accused the principal and physical training instructor of assaulting me. I
only stated my suspicion of their being implicated in the assault. I had
this intuition at the moment of the attack and have not altered it since. Of
course, intuition is not evidence. But the investigation and framing of
charges was the job of the police. Incidentally, in October 1982 I was
introduced to my assailants in a police station. They said they had been
misled and asked for forgiveness. One of them visited my house to ask me not
to give evidence.

The events of the 1980's had many repercussions. Teachers launched a
campaign for democratic functioning. A movement against goondaism was
undertaken by students. In 1988 I was elected to the university's Academic
Council and chaired the DUTA Committee on Accountability. Our college became
the first to set up a staff committee to maintain academic standards. All
that energy was not expended in vain.

We often come across the term "judicial conscience". Where exactly does this
entity reside? The CJI has observed that the judiciary is the ultimate
defender of citizens' rights. Who will defend these rights if the courts
fail us? One of the most twisted problems in legal theory is the assumed
neutrality of judges. Not to mention the distinction between forensic and
narrative versions of truth. What is the guarantee of this neutrality and
how is it manifested? Truth is surely not a mere technical or formal detail.
The idea of justice is antecedent to the emergence of constitutional systems
or governments. Otherwise we would not speak of natural law. But does
justice reside exclusively in the utterances of courts? Law is the basis of
an orderly society. It represents the need for a fair resolution of
conflicts. Although democratic governments may exist only upon public
approval, judges cannot be subject to the whims of electorates. What then,
can ensure that those entrusted with the care of justice will fulfil their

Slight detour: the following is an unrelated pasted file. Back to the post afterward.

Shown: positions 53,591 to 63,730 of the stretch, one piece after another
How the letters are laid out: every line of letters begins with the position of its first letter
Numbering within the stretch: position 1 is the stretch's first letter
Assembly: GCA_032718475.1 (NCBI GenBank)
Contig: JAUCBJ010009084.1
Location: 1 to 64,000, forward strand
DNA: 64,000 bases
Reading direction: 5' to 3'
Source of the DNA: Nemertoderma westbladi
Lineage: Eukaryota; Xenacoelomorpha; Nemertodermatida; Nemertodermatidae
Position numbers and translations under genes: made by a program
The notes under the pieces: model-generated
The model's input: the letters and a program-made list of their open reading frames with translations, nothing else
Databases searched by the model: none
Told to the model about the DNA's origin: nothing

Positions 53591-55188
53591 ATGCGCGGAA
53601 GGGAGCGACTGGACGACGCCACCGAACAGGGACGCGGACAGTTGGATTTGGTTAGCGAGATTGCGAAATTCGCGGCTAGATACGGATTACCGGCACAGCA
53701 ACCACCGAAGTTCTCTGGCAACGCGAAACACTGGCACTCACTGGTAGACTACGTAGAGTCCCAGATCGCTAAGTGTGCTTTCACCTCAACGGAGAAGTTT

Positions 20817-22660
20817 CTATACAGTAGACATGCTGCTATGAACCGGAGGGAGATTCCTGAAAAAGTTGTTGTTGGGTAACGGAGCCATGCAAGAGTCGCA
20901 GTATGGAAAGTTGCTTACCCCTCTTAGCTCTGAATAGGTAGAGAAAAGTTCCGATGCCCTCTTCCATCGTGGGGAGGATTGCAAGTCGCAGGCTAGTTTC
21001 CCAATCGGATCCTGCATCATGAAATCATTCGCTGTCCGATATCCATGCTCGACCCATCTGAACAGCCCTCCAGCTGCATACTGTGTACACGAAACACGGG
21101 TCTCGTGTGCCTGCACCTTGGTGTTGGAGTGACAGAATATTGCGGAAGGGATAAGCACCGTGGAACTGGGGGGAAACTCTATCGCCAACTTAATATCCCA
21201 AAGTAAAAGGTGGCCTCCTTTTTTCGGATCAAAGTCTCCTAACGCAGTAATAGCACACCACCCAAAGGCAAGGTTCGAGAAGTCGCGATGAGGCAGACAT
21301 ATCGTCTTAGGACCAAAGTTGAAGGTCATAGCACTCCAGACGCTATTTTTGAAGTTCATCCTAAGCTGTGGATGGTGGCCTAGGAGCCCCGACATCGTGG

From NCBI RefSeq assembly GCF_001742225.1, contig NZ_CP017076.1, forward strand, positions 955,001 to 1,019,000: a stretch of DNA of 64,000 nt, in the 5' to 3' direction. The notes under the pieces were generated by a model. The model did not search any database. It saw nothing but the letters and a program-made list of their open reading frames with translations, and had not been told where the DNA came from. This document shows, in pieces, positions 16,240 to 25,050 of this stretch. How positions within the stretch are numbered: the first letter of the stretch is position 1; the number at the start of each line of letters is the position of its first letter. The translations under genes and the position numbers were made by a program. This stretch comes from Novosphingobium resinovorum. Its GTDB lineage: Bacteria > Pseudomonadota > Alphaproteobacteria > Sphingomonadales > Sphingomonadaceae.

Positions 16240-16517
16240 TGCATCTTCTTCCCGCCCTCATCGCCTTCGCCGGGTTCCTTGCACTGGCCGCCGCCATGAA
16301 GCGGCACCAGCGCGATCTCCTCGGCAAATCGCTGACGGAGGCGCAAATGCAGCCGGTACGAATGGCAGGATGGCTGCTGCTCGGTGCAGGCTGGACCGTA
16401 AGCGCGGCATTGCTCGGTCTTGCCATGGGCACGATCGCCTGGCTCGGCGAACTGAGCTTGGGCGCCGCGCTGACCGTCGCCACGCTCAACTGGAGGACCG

charge? Ultimately the social contract is a historical gamble. It depends
upon the alertness of the citizenry and a public ethos that respects the
ideals that lie behind the phrase "the rule of law".

Homer's Iliad describes a dispute in a market-place between two men over the
blood-price for a victim of murder. The crowd asks the elders to arbitrate
whilst they keep the antagonists in check. "Between them, on the ground lay
two talents of gold, to be given to that judge who in this case spoke the
straightest opinion". The public stands in judgement over the arbitrators.
Here is a clue to the mystery of the judicial conscience. It is a circular
thread that runs through all of society's constituents, the ones that are
wise and the ones who accord them the status of being wise. There is no
exclusive judge and no exclusive witness - all judge and are judged. When
this thread is broken, we are on the brink of disintegration. The circle of
public conscience points to the true meaning of law and judgement in a
democratic society. The seat of law is not synonymous with the person
occupying it, nor are judicial decisions always coterminous with justice. In
1982 I became the victim of a violent crime. But in the eyes of the justice
system no one is guilty. All that it has done is to suggest that I made a
'tutored' accusation. The crime has now become invisible. I expect no
recompense for that murderous assault on me 26 years ago. I still respect
the law. I cannot say the same for those to whom I turned for justice.